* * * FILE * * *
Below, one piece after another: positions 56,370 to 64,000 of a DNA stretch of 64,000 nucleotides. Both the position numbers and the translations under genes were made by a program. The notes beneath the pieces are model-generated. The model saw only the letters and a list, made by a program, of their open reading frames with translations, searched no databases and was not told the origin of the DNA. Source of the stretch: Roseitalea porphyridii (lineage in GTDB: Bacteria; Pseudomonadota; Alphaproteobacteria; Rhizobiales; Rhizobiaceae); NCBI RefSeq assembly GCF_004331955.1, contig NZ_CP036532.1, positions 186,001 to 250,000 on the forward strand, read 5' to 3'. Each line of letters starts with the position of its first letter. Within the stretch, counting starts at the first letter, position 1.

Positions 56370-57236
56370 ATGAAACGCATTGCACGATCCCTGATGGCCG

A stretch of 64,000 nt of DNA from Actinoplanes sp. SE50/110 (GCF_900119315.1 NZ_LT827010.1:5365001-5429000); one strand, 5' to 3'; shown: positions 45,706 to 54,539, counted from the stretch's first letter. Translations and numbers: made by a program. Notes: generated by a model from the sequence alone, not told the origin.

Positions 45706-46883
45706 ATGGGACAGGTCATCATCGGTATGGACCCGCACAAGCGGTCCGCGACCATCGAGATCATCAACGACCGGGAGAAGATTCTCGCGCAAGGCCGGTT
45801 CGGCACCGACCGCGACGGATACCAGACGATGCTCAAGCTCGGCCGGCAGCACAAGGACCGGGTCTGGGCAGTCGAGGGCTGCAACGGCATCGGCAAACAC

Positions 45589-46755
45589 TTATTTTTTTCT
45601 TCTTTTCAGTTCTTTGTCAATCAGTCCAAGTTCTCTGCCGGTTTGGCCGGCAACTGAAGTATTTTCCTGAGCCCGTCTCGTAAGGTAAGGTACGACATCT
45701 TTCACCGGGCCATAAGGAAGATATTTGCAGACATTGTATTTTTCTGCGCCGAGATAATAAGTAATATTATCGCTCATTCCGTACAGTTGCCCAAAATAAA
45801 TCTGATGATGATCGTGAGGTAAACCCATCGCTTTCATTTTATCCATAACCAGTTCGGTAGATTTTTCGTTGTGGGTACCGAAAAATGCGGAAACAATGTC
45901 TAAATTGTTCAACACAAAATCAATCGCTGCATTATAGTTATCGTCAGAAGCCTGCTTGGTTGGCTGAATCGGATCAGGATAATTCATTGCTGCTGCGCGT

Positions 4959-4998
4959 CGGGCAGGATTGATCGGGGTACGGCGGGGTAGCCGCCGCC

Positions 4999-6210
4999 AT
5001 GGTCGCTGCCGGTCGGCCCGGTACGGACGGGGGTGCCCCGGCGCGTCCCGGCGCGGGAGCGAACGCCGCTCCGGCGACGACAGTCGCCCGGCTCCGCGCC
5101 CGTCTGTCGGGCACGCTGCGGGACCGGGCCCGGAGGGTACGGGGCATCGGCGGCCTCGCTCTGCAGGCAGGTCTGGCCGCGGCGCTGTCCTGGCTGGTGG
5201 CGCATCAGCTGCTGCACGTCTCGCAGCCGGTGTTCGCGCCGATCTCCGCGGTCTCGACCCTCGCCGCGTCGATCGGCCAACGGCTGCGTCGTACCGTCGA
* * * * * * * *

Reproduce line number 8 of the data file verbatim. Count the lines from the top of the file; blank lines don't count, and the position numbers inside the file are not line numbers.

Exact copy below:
Positions 45589-46755